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Indonesia’s pluralism is nothing short of an irony. On the one hand, diversity lends color to life and should, ideally, go hand in hand with the values of tolerance. But on the other hand, history has shown us how easy it is for conflicts to arise amid diversity, as we witnessed in Ambon, Maluku, in 1999, as well as in Poso, South Sulawesi, from the late 1990s until the early 2000s. Past spine-chilling clashes between Christians and Muslims in the two regions did not only consume lives but also produced territorial and psychological segregations. A number of groups and individuals have decided to act to restore peace and harmony in these regions. In Ambon, the Maluku Interfaith Institution (LAIM) and other groups have moved to action. Meanwhile, in Poso, former terrorism convict Arifuddin Lako is campaigning for peace through his films. Tempo English reports.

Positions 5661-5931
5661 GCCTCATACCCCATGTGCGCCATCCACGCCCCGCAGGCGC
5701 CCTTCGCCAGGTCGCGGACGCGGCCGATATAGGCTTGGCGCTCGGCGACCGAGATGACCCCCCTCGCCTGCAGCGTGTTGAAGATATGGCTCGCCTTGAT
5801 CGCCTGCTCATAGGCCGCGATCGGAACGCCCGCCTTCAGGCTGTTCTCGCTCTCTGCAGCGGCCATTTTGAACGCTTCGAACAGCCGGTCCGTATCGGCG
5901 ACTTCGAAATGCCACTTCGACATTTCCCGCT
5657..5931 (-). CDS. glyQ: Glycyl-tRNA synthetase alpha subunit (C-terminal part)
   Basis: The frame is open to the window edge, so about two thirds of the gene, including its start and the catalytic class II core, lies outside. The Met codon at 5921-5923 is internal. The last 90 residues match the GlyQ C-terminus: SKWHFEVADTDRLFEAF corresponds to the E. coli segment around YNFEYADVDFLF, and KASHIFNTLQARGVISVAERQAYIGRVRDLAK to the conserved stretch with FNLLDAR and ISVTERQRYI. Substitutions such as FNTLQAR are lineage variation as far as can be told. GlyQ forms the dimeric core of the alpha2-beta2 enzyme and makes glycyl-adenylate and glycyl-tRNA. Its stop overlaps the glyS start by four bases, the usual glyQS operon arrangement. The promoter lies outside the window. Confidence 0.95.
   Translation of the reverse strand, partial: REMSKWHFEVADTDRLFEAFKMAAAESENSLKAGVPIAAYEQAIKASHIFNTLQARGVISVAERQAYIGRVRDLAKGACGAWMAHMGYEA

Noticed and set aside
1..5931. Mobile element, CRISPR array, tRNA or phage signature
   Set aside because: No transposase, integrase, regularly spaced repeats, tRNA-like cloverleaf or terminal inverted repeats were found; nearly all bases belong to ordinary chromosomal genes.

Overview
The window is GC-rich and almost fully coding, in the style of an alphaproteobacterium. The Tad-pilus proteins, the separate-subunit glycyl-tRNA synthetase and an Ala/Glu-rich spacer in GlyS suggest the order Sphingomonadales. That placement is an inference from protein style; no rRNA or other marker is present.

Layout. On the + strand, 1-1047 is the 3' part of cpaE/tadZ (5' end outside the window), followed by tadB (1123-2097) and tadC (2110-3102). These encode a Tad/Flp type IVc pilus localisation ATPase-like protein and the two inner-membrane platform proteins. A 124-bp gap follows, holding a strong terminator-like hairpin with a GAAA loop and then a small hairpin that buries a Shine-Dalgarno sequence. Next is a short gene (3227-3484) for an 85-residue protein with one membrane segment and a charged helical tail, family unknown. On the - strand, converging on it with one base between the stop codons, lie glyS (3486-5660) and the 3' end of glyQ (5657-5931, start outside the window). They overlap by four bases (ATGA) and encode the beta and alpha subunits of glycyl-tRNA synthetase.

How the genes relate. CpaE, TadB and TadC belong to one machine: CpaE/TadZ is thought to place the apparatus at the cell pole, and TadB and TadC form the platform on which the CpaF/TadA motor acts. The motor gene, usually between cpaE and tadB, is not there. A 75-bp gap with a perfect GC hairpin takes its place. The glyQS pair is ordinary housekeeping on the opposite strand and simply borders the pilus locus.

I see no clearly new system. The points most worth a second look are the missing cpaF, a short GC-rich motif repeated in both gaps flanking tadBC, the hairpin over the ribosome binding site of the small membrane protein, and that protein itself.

Seeking Redemption Through Film
Military witnesses are slowing down the Corruption Eradication Commission and Indonesian Military’s joint investigation into alleged corruption in the procurement of a helicopter.
The above play, set in East Java in the 1930s, tells a story of Mochtar, a man of Arab descent who teaches at an Arab school.
The murder happened on 14 October 1092.